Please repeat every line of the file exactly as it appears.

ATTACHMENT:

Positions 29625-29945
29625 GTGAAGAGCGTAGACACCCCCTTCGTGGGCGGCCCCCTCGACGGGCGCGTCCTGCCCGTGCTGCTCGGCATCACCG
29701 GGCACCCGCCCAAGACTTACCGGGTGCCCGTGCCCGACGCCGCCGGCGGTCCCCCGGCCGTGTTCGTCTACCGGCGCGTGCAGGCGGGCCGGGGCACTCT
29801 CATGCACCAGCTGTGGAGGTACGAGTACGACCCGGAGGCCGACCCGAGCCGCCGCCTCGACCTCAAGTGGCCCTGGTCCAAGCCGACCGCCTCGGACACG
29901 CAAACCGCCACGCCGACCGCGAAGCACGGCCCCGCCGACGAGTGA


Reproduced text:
Positions 29625-29945
29625 GTGAAGAGCGTAGACACCCCCTTCGTGGGCGGCCCCCTCGACGGGCGCGTCCTGCCCGTGCTGCTCGGCATCACCG
29701 GGCACCCGCCCAAGACTTACCGGGTGCCCGTGCCCGACGCCGCCGGCGGTCCCCCGGCCGTGTTCGTCTACCGGCGCGTGCAGGCGGGCCGGGGCACTCT
29801 CATGCACCAGCTGTGGAGGTACGAGTACGACCCGGAGGCCGACCCGAGCCGCCGCCTCGACCTCAAGTGGCCCTGGTCCAAGCCGACCGCCTCGGACACG
29901 CAAACCGCCACGCCGACCGCGAAGCACGGCCCCGCCGACGAGTGA